Embodiment provide a method in which the output entities are PDF elements or XML elements or elements of a document governed by a standard.
Preferred embodiments provide a formatting method comprising the steps of converting an XML document into a XSL-FO document using a corresponding XSL style sheet to produce a result tree; processing the result tree to produce an output document; the step of processing comprising the steps of grouping a series lines of text within an element of the output document to such effect that the common element contains a flow comprising the series of lines having a common characteristic.
Embodiments provide a method of formatting an output document according to a predeterminable format; the method comprising the steps of:
Embodiments provide a method further comprising the step of rendering the or a current output document area. It will be appreciated that the output can be rendered on the fly, that is, as the embodiment complete the grouping of associated lines of text or once the complete output document has been produced.
Preferred embodiments provide a method in which the common characteristic is at least one of a common XML or XML-FO element (such as <text> . . . </text>), an XML or XML-FO attribute-value pair such as, for example, style=“font-family:Times”, property or trait.
It will be appreciated that embodiment of the present invention can be implemented using a general-purpose computer. Suitably, embodiments provide a system comprising means to implement a method as claimed or described herein.
Preferred embodiments provide a computer program comprising computer code to implement such a method or system as claimed or described herein. Further embodiments provide a computer readable product comprising storage storing such a computer program. It will be appreciated that the computer program can be stored on computer readable storage such as, for example, an optical or magnetic disc, or in a memory device such as, for example, a chip, ROM, EPROM, flash memory or other device.
Embodiments of the present invention will now be described, by way of example only, with reference to the accompanying drawings in which:
In preferred embodiments, content, corresponding to or derived from a respective <FO:flow> element or, more particularly, a plurality of such elements are made to correspond to a single respective element or XML tag. Advantageously, embodiments of the present invention produce the following document:
It can be appreciated that the content “Like most open source projects, Abiword started as a cathedral, but has become a bazaar”, rather than each line or line object being included with a respective <text . . . > XML tag, has been merged together to avoid the need to use so many <text> . . . </text> elements. It will be appreciated that this results in a significantly reduced file size and a potentially reduced processing overhead when rendering or transmitting the SVG document.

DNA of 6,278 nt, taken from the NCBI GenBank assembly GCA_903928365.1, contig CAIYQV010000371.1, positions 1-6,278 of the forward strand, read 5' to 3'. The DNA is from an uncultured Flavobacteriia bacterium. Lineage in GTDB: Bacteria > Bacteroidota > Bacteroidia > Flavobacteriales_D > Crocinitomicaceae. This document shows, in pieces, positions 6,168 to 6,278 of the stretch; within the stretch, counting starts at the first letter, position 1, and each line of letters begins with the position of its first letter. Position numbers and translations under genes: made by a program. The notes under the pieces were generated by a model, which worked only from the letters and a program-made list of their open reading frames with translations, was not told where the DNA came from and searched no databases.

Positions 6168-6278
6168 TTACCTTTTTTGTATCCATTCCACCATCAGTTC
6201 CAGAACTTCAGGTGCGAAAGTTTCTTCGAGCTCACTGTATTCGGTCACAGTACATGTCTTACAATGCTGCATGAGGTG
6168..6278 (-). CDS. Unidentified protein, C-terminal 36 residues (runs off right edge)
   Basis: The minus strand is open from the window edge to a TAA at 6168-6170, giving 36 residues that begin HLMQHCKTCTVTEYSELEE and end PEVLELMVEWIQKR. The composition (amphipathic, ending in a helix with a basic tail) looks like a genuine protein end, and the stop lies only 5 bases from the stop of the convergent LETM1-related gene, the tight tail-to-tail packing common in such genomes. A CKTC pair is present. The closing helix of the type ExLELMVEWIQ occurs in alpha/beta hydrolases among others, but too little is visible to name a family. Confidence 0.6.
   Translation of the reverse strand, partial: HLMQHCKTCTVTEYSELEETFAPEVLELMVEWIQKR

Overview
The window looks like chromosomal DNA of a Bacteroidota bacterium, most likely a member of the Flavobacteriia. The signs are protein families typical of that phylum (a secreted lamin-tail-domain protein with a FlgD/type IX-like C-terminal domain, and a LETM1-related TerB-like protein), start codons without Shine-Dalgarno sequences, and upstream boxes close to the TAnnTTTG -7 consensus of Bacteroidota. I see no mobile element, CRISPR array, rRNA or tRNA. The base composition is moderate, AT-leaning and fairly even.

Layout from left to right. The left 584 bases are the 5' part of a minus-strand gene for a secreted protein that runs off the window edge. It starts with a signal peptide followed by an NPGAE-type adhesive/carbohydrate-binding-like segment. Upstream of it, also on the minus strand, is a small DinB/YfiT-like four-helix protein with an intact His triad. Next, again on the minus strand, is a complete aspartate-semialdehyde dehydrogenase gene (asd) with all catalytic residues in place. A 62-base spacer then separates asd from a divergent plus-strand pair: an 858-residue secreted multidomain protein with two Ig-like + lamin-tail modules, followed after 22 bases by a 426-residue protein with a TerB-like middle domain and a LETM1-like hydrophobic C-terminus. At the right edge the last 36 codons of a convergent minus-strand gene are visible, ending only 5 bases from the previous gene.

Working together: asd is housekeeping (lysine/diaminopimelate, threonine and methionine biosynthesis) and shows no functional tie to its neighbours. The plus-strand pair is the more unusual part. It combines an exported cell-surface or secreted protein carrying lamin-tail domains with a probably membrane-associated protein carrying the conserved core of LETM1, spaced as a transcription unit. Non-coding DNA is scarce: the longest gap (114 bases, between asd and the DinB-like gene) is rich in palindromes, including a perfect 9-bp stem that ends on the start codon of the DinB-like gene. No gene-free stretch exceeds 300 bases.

Embodiments of the present invention group objects whose attributes are the same into lines within the same Text object so that a single, for example, SVG Text object, comprising a number of words, can be generated in the output instead of one object per word. Areas relate to objects such as character, viewport, inline-container, a leader and space. A special inline area Word is also used for a group of consecutive characters.
An embodiment of the present invention can be summarised by the following algorithm:
1. Receive an XSL-FO Area Tree containing text objects;
2. For every Line Area LA1 in the Area Tree
3. Send the Area Tree to the renderer
4. For every Grouped BlockArea in the Area Tree
The “mergeable” condition checks three types of attributes. The first group regards font styles, the second one regards text colors, and the third one references other elements. These groups are summarized below:
It will be appreciated by one skilled in the art that pseudocode of various aspects of embodiments of the present invention is provided in Tables 1 and 2 below. Each pseudo-code aspect comprises an algorithm heading such as, for example, “Algorithm 1 LineMerging”, which provides an indication, in broad terms, of the function of the algorithm, a “Requires” heading, which provides an indication of the requirements of, or parameters used by, the algorithm and an “Ensures” heading, which provides an indication of the function performed by the algorithm.
At step 602, an XSL-FO document 604 is received, or an area of an area tree is received (current area). At step 606, a reference for accessing or addressing the line areas or line objects of the received access to-FO document 604 is initialised. It can be appreciated that the reference is initialised to 1 in the illustrated embodiment. A current line area or line objects, firstLineArea, is retrieved or referenced from or in the current area at step 608. The next line area of the current area, secondLineArea, is retrieved at step 610.